The plan was audacious, requiring a midnight parachute jump onto a snow-covered mountain plateau, cross-country skiing in subzero temperatures and an assault on an isolated, heavily guarded power plant in southern Norway.
And the stakes, though no one in the five-man commando team knew it at the time, were spectacular: Destroy the Nazis’ sole source of heavy water, a recently discovered substance that Hitler’s scientists were using to try to develop an atomic bomb, or risk the creation of a superweapon that could secure a German victory in World War II.
“We didn’t think about whether it was dangerous or not,” Joachim Ronneberg, the 23-year-old Norwegian resistance fighter charged with leading the mission, later told Britain’s Telegraph newspaper. “We didn’t think about our retreat. The most important decision you made during the whole war was the day you decided to leave Norway to report for duty. You concentrated on the job and not on the risks.”
Ronneberg went on to land a crippling blow against Nazi Germany’s atomic ambitions, blowing up much of the plant and destroying its heavy-water stockpile without firing a shot or losing a man. He was 99, and the last of Norway’s celebrated heavy-water saboteurs, when he died Sunday, according to the state-owned broadcaster NRK, which confirmed the death but did not provide additional details.
“Ronneberg is one of the great heroes of Norwegian war history,” Norwegian Prime Minister Erna Solberg told the media company. In 2015, British military historian M.R.D. Foot told the New York Times that Ronneberg’s mission “changed the course of the war” and deserved the “gratitude of humanity.”
Although historians have argued over how close the Nazis came to developing an atomic bomb, and over what prevented them from succeeding, German officials at the time seemed to agree that Ronneberg’s actions were pivotal. After visiting the damaged heavy-water plant, Nikolaus von Falkenhorst, the Nazi general overseeing occupied Norway, was said to have declared, “This is the most splendid coup I have seen in this war.”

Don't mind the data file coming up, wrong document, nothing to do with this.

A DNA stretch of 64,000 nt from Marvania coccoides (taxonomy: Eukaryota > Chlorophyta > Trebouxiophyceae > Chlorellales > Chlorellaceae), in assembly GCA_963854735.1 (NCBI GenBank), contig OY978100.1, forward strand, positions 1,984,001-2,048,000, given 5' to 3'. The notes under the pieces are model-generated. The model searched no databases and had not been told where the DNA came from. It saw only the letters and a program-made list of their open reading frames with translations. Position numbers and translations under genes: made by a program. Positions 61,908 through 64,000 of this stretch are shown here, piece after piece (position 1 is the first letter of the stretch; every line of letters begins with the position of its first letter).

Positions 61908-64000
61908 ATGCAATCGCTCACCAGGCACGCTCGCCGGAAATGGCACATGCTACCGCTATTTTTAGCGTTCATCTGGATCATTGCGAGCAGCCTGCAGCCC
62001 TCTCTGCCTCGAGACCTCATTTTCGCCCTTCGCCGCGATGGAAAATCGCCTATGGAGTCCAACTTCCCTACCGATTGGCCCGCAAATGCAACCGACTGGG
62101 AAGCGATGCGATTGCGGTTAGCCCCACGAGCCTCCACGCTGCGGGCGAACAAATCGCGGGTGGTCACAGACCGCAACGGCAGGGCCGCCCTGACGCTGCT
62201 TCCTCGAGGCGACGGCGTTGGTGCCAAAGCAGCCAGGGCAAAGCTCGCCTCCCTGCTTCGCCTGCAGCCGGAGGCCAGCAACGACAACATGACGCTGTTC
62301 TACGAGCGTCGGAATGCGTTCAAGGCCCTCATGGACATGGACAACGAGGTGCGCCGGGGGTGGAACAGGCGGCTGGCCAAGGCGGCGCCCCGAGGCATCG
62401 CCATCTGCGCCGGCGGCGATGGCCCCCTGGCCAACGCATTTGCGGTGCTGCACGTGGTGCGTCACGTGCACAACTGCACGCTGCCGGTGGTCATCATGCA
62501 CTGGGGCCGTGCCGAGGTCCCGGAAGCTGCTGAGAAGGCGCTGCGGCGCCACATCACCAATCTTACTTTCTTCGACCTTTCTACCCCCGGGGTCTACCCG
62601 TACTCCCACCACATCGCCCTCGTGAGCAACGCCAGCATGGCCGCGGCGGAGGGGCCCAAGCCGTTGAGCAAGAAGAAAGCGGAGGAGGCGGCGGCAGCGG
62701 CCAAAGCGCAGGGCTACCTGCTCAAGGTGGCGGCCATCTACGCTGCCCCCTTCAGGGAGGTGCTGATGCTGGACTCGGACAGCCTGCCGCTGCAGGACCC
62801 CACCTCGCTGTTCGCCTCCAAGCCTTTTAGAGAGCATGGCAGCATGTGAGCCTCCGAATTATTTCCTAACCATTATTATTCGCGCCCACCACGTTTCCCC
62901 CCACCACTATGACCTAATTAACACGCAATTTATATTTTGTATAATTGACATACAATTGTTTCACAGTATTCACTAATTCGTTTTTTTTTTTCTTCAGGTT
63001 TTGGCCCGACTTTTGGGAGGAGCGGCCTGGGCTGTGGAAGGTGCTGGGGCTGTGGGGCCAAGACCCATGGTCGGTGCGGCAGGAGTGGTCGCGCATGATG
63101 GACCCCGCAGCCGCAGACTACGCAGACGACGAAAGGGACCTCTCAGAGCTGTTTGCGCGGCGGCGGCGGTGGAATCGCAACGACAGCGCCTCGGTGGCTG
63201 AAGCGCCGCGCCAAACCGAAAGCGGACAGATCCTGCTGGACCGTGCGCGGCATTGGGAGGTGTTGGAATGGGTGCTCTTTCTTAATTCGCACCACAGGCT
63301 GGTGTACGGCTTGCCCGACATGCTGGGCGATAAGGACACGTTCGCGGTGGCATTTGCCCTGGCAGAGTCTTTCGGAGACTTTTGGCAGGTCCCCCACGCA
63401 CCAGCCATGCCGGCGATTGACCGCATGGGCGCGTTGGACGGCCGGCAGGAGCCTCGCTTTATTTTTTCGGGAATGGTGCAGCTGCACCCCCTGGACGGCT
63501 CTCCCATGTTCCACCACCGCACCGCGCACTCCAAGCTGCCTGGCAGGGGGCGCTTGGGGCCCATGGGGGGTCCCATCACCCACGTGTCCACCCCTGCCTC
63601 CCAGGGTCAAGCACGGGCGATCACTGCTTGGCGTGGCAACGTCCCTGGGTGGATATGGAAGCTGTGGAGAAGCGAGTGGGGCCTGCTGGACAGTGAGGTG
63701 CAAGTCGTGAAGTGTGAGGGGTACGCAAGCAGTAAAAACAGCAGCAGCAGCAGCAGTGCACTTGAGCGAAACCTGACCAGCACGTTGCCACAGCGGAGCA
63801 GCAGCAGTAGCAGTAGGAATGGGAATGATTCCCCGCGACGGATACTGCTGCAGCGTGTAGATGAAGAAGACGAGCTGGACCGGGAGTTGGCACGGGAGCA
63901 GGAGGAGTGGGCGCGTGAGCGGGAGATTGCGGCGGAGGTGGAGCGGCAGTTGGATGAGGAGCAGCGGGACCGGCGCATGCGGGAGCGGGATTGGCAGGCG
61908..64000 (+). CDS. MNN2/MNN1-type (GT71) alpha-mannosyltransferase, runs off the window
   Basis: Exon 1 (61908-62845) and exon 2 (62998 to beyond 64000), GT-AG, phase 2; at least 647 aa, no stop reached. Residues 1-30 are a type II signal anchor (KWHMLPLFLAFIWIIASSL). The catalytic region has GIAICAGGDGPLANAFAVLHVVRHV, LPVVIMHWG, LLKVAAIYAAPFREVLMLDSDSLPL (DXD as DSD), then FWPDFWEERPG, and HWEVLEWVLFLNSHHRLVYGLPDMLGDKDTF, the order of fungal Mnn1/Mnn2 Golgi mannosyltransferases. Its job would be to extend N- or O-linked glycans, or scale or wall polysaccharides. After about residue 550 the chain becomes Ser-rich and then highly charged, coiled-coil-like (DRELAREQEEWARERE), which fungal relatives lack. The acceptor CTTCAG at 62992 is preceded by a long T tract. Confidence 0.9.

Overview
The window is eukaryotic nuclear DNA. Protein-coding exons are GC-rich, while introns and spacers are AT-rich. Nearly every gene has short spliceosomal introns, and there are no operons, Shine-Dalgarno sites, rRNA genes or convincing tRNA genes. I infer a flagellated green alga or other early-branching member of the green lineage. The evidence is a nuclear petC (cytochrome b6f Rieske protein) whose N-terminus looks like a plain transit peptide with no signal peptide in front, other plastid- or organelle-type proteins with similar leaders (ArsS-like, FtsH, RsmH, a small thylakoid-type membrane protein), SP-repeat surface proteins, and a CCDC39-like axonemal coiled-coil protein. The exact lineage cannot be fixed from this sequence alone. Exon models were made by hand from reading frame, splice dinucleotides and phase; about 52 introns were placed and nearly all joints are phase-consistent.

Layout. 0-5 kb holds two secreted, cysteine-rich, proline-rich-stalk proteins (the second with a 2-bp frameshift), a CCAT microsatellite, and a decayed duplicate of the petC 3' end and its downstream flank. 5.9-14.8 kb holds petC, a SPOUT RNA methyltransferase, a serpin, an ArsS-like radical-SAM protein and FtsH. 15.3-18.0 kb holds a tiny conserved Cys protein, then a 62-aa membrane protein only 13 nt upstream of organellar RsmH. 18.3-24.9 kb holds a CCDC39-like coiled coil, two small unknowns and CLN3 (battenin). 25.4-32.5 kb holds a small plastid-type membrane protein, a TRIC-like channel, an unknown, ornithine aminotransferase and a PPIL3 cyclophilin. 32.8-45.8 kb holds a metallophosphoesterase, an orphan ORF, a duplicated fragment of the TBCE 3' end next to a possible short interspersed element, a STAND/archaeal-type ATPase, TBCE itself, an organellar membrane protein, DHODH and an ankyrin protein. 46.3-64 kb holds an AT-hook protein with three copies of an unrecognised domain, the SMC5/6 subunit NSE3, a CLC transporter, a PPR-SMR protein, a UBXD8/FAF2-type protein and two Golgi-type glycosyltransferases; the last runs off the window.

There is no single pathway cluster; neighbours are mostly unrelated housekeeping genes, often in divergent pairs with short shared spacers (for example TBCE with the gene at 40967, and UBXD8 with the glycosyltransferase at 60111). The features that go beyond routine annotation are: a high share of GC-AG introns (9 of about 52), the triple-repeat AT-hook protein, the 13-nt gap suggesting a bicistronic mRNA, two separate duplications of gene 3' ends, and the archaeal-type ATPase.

Yet even as Ronneberg’s exploits were chronicled in books, television series and movies such as “The Heroes of Telemark,” a popular 1965 film starring Kirk Douglas and Richard Harris, Ronneberg resisted being glorified as a war hero.
“There were so many things that were just luck and chance,” he told the New York Times. “There was no plan. We were just hoping for the best.”
Raised by a prominent Norwegian family in the port town of Alesund, he was born Joachim Holmboe Ronneberg on Aug. 30, 1919, and was working for a fish export company when Germany invaded in April 1940. With a few friends, he fled to Britain aboard a fishing boat and linked up with the Special Operation Executive, a wartime espionage unit that Winston Churchill dubbed his “Ministry of Ungentlemanly Warfare.”
Ronneberg studied the dark arts of sabotage — including how to lay a bomb, fire a weapon and kill someone with his bare hands — before serving as an instructor for recruits in Norwegian Independent Company 1, a unit sometimes known as Kompani Linge.
His rise through the organization occurred as Allied forces received reports that the Nazis were increasing cold-water production at Vemork, an industrial facility and hydroelectric power plant — once the world’s largest — built by Norsk Hydro in the Telemark region of southern Norway.
The plant was already the world’s leading commercial supplier of heavy water, a moderator that German scientists were using to try to produce weapons-grade plutonium for an atomic bomb. It proved less effective than graphite, which their American rivals working on the Manhattan Project used to create the bombs dropped on Hiroshima and Nagasaki in 1945.